Died May 28
By: Legacy Staff
20 days ago
Gary Coleman rocketed to stardom in the late 1970s as he starred on one of TV's most popular sitcoms, "Diff'rent Strokes." He became one of the top child stars of the '70s and '80s, thanks to his hilarious portrayal of young Arnold Jackson – and thanks, especially, to his popular catchphrase, "What'chu talkin' 'bout, Willis?" Though his later career never recaptured the wild success of "Diff'rent Strokes," Coleman is still remembered as a pop culture icon. We remember Coleman's life today as well as the lives of other notable people who died this day in history.
2016: Bryce Dejean-Jones, U.S. NBA shooting guard who played for the New Orleans Pelicans, dies of a gunshot wound at 23.
2015: Reynaldo Rey, U.S. actor who appeared in the movies "White Men Can't Jump" and "Friday," dies at 75.
2014: Maya Angelou, U.S. author and poet well-known for her autobiography, "I Know Why the Caged Bird Sings," dies at 86.
Angelou was a source of inspiration and strength for millions of Americans from all walks of life. She counted presidents and heads of state among her fans as well as the generations of students who discovered her works year after year. For decades, her words shaped America's heart, including: "You don't have to think about doing the right thing. If you're for the right thing, then you do it without thinking." Read more
In 1979, TV Guide published an article titled "Small Wonder" that compared "Diff'rent Strokes" star Gary Coleman to comedy giants Jack Benny, Groucho Marx, and Richard Pryor. "When he walks onto a stage, something has happened and you feel it," the show's producer, Norman Lear, told the magazine. "That's called presence, and it's rare. Many important actors, even stars, don't have it. Gary does." Read more
2003: Martha Scott, U.S. actress in movies and on television whose appearances included "The Ten Commandments" and "The Bob Newhart Show," dies at 90.
1998: Phil Hartman, U.S. actor, screenwriter, and graphic artist who co-wrote the screenplay for "Pee-wee's Big Adventure" and went on to star on "Saturday Night Live" and the sitcom "News Radio," is killed by his wife at 49.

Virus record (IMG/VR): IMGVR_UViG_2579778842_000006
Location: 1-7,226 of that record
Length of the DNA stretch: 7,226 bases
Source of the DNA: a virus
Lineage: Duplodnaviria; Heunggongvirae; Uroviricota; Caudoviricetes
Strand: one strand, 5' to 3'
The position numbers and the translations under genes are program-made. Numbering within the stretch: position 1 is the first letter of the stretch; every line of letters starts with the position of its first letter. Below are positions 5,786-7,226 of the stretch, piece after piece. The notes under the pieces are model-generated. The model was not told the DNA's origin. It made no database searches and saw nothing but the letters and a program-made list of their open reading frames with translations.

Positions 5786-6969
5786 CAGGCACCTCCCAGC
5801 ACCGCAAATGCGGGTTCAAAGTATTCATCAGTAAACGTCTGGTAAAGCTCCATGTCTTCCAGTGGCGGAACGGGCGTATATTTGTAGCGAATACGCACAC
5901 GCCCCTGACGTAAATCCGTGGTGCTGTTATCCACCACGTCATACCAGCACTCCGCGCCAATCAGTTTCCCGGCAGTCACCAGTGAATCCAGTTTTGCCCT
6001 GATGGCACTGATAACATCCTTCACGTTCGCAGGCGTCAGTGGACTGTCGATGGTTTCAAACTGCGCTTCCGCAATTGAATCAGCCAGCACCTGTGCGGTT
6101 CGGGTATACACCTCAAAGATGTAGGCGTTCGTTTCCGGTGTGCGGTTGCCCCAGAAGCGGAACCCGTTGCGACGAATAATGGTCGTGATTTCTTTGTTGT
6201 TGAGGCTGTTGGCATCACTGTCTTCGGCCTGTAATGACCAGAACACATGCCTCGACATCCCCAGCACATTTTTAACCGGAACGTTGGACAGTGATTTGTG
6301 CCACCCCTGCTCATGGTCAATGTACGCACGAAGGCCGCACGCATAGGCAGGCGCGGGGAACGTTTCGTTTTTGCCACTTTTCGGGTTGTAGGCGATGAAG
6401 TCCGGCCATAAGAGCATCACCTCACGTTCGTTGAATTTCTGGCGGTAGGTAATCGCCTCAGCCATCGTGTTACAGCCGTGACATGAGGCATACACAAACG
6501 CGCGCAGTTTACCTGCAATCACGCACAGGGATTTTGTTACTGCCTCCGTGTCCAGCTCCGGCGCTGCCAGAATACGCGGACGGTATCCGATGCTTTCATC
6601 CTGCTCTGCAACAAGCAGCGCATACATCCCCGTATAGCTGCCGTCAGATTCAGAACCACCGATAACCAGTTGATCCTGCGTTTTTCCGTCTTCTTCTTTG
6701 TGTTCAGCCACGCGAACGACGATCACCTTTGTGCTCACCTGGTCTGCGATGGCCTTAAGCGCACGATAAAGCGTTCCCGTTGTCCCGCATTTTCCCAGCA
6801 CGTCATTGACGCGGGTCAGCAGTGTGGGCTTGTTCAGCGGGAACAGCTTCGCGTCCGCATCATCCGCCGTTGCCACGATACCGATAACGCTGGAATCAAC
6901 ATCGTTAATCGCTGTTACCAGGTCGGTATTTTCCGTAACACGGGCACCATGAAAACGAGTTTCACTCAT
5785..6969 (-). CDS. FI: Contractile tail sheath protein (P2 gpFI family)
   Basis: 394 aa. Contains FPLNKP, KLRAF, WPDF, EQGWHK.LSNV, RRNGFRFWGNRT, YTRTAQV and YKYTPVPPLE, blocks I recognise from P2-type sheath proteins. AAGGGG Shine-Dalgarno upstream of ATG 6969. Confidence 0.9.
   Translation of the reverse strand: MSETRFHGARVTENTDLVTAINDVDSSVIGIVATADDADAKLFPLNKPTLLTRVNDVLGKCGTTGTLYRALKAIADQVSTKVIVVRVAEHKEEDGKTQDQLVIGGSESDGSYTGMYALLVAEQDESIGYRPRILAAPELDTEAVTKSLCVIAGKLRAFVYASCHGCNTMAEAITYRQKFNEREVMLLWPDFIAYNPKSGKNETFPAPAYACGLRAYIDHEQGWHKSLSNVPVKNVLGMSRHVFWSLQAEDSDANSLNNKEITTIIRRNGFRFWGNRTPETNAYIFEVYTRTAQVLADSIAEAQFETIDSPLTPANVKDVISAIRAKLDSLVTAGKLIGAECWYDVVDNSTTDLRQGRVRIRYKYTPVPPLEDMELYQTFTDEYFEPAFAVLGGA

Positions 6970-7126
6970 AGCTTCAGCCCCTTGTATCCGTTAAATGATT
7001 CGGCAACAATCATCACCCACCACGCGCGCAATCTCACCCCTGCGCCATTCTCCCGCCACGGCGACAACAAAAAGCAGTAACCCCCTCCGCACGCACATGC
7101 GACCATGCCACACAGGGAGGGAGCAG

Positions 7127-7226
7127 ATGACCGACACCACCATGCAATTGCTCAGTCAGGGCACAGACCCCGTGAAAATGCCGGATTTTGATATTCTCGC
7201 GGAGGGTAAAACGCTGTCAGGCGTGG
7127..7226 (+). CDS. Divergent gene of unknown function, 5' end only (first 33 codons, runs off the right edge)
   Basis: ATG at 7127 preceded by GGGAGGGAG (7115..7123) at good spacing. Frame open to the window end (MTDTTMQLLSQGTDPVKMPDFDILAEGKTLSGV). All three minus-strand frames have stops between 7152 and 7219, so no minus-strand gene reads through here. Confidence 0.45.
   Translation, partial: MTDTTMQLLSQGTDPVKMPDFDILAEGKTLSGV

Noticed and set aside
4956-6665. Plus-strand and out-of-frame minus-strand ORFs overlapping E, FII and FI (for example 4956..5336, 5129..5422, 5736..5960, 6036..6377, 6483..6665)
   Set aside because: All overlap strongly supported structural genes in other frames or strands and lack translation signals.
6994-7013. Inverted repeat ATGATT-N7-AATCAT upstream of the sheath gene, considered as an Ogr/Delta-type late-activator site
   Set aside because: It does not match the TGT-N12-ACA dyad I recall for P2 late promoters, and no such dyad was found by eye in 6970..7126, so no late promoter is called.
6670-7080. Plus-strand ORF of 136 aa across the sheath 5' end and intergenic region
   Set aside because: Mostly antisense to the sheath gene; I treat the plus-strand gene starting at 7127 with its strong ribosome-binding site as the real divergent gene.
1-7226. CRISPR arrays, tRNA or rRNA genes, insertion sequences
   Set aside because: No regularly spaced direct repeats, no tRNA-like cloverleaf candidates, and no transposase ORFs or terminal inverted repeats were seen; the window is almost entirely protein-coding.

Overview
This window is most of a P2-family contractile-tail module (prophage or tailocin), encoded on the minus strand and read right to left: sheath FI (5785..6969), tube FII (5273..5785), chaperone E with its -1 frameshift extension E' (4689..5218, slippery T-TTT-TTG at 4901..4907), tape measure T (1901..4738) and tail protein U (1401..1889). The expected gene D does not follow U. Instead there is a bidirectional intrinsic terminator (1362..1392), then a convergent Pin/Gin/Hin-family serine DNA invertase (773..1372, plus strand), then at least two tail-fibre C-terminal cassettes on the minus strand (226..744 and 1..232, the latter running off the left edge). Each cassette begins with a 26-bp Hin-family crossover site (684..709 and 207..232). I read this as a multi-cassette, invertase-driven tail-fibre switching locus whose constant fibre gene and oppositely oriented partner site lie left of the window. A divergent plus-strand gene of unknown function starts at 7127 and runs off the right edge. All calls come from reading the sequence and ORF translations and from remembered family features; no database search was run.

Famous since his eight-year run on "Saturday Night Live," Hartman in 1998 was at the height of his career. He was working on projects like "The Simpsons" and "News Radio," preparing to voice the goofy spaceman Zapp Brannigan on "Futurama," thinking about creating a live-action movie about his Simpsons character Troy McClure, and more. His sudden, tragic death – killed by his wife in a bizarre murder-suicide – left his friends and fans shocked and baffled. Read more
1994: Julius Boros, U.S. professional golfer who won three major championships and remains the oldest player to win a major when he won the PGA Championship in 1968 at 48, dies at 74.
1986: Lurene Tuttle, U.S. actress who had more than 100 appearances on television shows including "Petticoat Junction" and "Little House on the Prairie," dies at 78.
1981: Mary Lou Williams, U.S. jazz pianist, composer, and arranger who wrote and arranged songs for such bandleaders as Benny Goodman and Duke Ellington and who mentored such young artists as Dizzy Gillespie and Charlie Parker, dies at 71.
1975: Ezzard Charles, U.S. heavyweight boxing champion who defeated Joe Louis and Archie Moore, dies at 53.
1972: Edward VIII, English king of the U.K. in 1936 who abdicated the throne to marry Wallis Simpson, dies at 77.
1971: Audie Murphy, U.S. soldier and actor who was one of the most decorated soldiers of World War II and who then became an actor and starred in the autobiographical film "To Hell and Back" and on the TV series "Whispering Smith," dies in a plane crash at 45.
When the U.S. entered World War II, Audie Murphy was just 16 years old – but he was already a skilled hunter who made almost every shot he took. And he was a patriot, enthusiastic about joining up to fight for his country. But the military doesn't bend age rules, and they couldn't enlist an underage soldier. That didn't stop Murphy. Read more
1940: Walter Connolly, U.S. actor known best for playing the father of Claudette Colbert's character in "It Happened One Night," dies at 53.
1849: Anne Bronte, English author who was the sister of novelist Charlotte Bronte and was known for her novel "The Tenant of Wildfell Hall," dies at 29.
1843: Noah Webster, U.S. lexicographer who created the Webster Dictionary, dies at 84.